At Ft. Stotsenburg, the soldiers were expected to wear their dress uniforms. Since working on the tanks was a dirty job, the battalion members wore coveralls to do the work on the tanks. The 192nd followed the example of the 194th and wore coveralls in their barracks area to do work on their tanks, but if the soldiers left the battalion’s area, they wore dress uniforms everywhere; including going to the PX.

For recreation, the soldiers spent their free time bowling or going to the movies on the base. They also played horseshoes, softball, badminton, or threw footballs around during their free time. On Wednesday afternoons, they went swimming. Men were given the opportunity to be allowed to go to Manila in small groups. Many men wrote home and told their families about how hot the weather was, the kind of food they were eating, about the countryside, and about the Filipinos.

Ten days before the attack on Pearl Harbor, the reconnaissance pilots reported that Japanese transports were milling around in a large circle in the South China Sea. On December 1, the tankers were ordered to the perimeter of Clark Field to guard against Japanese paratroopers. From this time on, two tank crew members remained with each tank at all times and were fed from food trucks. It was the men manning the radios in the 192nd’s communications tent who were the first to learn of the Japanese attack on Pearl Harbor on the morning of December 8. Major Ted Wickord, the battalion’s commanding officer, Gen. James Weaver, and Major Ernest Miller, the CO of the 194th Tank Battalion, read the messages of the attack. The officers of the 192nd were called to the tent and informed of the Japanese attack on Pearl Harbor. All the members of the tank and half-track crews were ordered to the south end of Clark Field to guard against Japanese paratroopers. HQ Company remained behind in their bivouac.

On the morning of December 8, 1941, at about 6:30 AM, John’s company was in their chow line when they heard about the Japanese attack on Pearl Harbor. He recalled:

“We were in line for chow line for breakfast that morning, about 6:30 A.M., when we heard about Pearl Harbor. It was quite a shock to us. Really we didn’t know what to think. So we went ahead in getting our equipment ready. We were on ready alert, full alert, and we were in combat condition as nearly as we could be.”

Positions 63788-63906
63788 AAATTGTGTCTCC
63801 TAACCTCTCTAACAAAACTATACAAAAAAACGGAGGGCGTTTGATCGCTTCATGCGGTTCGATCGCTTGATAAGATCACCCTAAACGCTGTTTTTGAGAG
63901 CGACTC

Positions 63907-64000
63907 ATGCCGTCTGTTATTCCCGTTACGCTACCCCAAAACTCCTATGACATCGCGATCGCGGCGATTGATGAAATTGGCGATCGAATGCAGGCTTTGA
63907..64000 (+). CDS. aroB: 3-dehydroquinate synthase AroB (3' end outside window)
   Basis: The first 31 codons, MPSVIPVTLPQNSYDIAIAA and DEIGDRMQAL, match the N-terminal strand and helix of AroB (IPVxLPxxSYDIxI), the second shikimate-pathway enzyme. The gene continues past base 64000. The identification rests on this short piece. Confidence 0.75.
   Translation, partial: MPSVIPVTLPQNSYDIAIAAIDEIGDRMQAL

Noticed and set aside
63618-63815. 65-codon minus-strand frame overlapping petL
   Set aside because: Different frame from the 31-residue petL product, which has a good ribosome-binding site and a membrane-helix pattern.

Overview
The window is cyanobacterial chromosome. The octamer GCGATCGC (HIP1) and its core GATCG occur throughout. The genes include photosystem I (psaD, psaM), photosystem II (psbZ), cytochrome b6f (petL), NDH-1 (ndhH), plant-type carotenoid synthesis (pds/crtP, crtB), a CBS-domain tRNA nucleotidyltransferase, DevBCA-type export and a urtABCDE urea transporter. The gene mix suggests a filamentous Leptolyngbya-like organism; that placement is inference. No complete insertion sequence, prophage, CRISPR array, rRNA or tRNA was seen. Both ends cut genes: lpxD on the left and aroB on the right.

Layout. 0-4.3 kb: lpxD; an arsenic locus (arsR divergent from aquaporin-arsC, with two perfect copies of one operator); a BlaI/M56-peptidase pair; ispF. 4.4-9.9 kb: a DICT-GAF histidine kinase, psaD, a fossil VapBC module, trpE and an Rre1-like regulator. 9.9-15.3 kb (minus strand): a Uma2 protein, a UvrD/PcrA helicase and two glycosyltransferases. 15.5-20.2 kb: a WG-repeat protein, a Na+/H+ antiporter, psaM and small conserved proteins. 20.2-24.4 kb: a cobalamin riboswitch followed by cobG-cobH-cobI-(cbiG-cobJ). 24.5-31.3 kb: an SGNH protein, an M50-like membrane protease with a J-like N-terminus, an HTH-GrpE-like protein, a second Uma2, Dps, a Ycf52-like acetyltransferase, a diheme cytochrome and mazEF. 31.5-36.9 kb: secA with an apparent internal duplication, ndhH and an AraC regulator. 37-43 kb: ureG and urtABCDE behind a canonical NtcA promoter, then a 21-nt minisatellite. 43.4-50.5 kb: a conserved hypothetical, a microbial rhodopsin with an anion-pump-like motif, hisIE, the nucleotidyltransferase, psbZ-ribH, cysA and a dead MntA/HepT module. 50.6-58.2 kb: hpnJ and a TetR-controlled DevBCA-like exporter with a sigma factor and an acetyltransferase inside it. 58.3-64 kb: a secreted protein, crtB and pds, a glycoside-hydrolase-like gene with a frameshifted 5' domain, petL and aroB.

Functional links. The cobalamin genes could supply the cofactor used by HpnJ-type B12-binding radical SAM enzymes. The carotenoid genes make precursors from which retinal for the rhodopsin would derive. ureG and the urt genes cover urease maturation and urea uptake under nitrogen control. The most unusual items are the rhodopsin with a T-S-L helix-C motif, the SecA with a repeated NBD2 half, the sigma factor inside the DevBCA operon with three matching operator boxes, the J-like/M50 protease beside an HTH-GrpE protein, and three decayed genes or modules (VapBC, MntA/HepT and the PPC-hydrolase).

When they were told of the Japanese attack on Pearl Harbor they laughed. Having been in the Philippines for eighteen days, they believed that this was the start of the extended maneuvers. The company commander, Capt Fred Bruni, told them to listen up because what he was saying was the truth. He again told them that Pearl Harbor had been bombed, and they were given guns and told to clean them. As they did this, they still believed that they had started maneuvers. 

Around 8:00 A.M., the planes of the Army Air Corps took off and filled the sky. At noon the planes landed and were lined up in a straight line to be refueled near the pilots’ mess hall. While the planes were being worked on, the pilots went to lunch. It was just after noon and the men were listening to Tokyo Rose who announced that Clark Field had been bombed. They got a good laugh out of it since they hadn’t seen an enemy plane all morning, but before the broadcast ended that had changed. At 12:45 in the afternoon on December 8, 1941, just ten hours after the attack on Pearl Harbor, he lived through the Japanese attack on Clark Field. The tankers were eating lunch when planes approached the airfield from the north. At first, they thought the planes were American and counted 54 planes in formation. They then saw what looked like raindrops falling from the planes. It was only when bombs began exploding on the runways that the tankers knew the planes were Japanese.

Of the attack, he said: “Well, I did like everyone else, I ran for cover. I didn’t know what to do. There was nothing to fight. The planes were so high that the anti-aircraft couldn’t reach them. When the strafing planes came, everybody started shooting at those planes and the first plane down in the war was shot down by a fellow by the name  of Bardowski who was in our Unit.”

The tankers watched as American pilots attempted to get their planes off the ground. As they roared down the runway, Japanese fighters strafed the planes causing them to swerve, crash, and burn. Those that did get airborne were barely off the ground when they were hit. The planes exploded and crashed to the ground tumbling down the runways. (It should be noted that the attack on Pearl Harbor happened at 1:55 A.M. on December 8 in the Philippines, so the attack on Clark Field was almost 11 hours later.) Eighty-nine of the planes that had been sitting along the runway at Clark Field were destroyed, and there were approximately 236 casualties.